When we are sick or have been injured, we rely on healthcare professionals to help us in our time of need. While the overwhelming majority of treatments result in improvement, medical negligence can occur, leading to serious illness, permanent disability, or even wrongful death. As many as 19,000 medical malpractice lawsuits are filed each year, but what is malpractice or medical negligence?
The medical malpractice lawyers of Van Camp Meacham & Newman break down this topic so you can better understand if you have a claim. Let's unpack the commonly asked question, "What is medical malpractice?"
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What Is Medical Malpractice?
What is medical malpractice? Medical malpractice is a type of personal injury law in which a medical provider, such as a doctor, nurse, or pharmacist, does not provide proper treatment, fails to act on a patient’s behalf, or gives improper or substandard care or treatment. Their actions or medical negligence must then directly result in serious injury, significant illness, or death.
If proven, civil law allows patients or their estates to recover financial compensation for their economic and non-economic losses that result from their lack of proper care or treatment.
What Is Medical Malpractice: Claim Requirements
To fully understand, "what is medical malpractice," let's look at what is taken into consideration. In order to file a medical malpractice suit, four legal elements must be met.
1. Duty of Care
The medical professional must have some responsibility to provide care and appropriate treatment for you or a doctor-patient relationship. For example, you had medical appointments with a physician, a nurse was assigned to your hospital room, or a pharmacist was in charge of filling your prescription.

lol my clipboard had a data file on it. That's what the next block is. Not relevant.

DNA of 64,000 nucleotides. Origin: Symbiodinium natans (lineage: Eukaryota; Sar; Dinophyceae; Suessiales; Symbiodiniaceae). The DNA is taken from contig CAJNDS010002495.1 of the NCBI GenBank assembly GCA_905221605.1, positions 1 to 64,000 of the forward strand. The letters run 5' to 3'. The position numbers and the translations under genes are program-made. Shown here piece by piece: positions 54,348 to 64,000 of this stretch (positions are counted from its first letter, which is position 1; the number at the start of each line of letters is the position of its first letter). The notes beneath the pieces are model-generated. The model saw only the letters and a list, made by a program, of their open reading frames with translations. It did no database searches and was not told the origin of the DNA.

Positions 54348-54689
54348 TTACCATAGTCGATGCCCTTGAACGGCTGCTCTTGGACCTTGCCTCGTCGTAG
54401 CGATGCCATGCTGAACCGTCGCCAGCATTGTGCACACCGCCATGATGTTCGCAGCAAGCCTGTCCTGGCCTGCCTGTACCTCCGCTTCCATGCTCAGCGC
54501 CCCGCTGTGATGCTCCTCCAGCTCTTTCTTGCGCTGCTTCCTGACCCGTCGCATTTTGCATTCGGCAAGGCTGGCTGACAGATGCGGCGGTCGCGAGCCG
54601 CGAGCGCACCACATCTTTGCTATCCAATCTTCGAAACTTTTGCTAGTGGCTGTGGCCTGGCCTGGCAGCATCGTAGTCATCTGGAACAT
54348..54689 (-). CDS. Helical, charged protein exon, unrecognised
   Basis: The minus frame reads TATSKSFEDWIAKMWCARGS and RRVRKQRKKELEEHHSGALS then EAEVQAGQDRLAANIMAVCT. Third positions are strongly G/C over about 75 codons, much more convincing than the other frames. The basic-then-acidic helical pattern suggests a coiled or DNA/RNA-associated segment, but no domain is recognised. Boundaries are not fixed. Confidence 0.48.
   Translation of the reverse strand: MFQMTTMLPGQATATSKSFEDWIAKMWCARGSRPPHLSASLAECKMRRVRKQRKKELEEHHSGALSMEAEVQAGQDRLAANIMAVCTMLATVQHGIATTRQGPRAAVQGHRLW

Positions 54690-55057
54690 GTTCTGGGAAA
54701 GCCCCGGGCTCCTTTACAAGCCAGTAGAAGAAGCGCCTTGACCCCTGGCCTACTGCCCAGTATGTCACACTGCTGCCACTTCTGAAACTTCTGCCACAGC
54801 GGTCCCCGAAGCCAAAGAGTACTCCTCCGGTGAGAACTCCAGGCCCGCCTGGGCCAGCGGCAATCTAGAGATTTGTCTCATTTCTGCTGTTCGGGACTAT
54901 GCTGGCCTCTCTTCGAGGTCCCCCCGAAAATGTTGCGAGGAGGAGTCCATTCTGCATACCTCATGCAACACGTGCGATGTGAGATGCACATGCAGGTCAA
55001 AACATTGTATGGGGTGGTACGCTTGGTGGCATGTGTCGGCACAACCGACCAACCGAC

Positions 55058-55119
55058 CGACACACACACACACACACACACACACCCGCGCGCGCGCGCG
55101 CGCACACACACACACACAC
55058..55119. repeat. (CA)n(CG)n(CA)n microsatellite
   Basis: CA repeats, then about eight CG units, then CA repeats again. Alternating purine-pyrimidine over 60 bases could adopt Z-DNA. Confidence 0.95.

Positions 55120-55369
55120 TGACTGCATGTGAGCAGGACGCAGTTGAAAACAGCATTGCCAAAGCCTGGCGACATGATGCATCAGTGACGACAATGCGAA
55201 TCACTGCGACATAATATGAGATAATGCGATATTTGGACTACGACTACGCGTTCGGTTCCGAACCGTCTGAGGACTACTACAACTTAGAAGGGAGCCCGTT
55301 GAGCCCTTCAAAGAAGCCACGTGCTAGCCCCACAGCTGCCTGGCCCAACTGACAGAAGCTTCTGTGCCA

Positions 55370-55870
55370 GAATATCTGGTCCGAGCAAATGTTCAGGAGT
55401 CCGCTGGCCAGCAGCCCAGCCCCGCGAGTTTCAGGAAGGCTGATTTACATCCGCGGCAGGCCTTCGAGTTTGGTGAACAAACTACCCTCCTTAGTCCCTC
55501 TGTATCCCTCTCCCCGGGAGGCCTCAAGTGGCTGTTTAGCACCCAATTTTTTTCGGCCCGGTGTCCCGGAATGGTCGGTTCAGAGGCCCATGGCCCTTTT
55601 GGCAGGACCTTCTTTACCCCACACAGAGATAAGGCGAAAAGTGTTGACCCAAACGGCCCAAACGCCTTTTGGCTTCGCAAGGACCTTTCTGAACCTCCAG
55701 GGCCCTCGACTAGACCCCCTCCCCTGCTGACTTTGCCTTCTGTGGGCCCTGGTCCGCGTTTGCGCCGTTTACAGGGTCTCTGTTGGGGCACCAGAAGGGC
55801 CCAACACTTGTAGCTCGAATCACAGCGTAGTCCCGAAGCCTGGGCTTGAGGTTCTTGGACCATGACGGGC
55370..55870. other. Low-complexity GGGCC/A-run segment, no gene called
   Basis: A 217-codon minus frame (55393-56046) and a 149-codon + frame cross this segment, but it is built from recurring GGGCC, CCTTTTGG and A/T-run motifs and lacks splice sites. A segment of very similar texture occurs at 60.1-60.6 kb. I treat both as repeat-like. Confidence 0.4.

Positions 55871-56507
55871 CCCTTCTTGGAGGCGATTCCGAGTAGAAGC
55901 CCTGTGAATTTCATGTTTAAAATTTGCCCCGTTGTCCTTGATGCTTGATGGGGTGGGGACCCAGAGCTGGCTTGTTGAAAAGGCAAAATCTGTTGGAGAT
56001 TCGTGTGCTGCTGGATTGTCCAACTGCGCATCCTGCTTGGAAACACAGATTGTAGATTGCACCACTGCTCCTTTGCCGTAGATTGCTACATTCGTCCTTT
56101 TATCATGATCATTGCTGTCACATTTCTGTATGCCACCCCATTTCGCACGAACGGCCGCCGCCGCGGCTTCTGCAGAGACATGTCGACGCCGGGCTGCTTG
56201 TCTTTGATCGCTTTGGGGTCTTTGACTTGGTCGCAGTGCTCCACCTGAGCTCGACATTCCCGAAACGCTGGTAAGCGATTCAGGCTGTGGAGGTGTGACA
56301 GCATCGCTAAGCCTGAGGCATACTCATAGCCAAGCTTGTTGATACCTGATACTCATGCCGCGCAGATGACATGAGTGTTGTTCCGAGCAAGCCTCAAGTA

2. Dereliction of Duty
Once the duty of care is proven, the plaintiff must then prove that the defendant failed in their responsibility to provide proper care or treatment. It’s important to note that an expert witness is typically relied upon to determine if the care received was below accepted standards for medical providers within a similar medical community.
This means that perfection is not a requirement for a physician or medical professional, but they must, at minimum, provide accepted medical practices given the circumstances.
3. Direct Cause
It’s not enough to show that a doctor performed below expected standards. A claim must also show that the sub-standard care or medical negligence resulted in significant injury or even death. Again, a medical expert is often required to testify that negligence was the cause of the poor outcome, rather than an unavoidable cause.
The fourth requirement of a medical malpractice claim is that the plaintiff must then show that the patient’s injury or death led to specific damages, including:
- Medical bills that would not have been accrued had the malpractice not occurred.
- Lost income due to the inability to work or the loss of a loved one’s income due to their passing.
- Physical pain.
- Mental anguish.
Additional Requirements for a Medical Malpractice Lawsuit in North Carolina
To bring a medical malpractice claim to court, North Carolina medical malpractice laws require additional factors to be met.
Statute of Limitations
In North Carolina, medical malpractice claims must be filed within:
- Three years of the date in which the malpractice that caused the injury occurred, or
- One year after the date when the error was discovered, or
- One year after the date it was discovered that an object was left inside a patient.
If filing a wrongful death claim, that must be filed within two years of the patient’s death.
The plaintiff must have at least one qualified expert medical witness provide a sworn affidavit that after reviewing the patient’s medical records, they can testify that the patient received sub-standard care and is a victim of medical malpractice or medical negligence.
Burden of Proof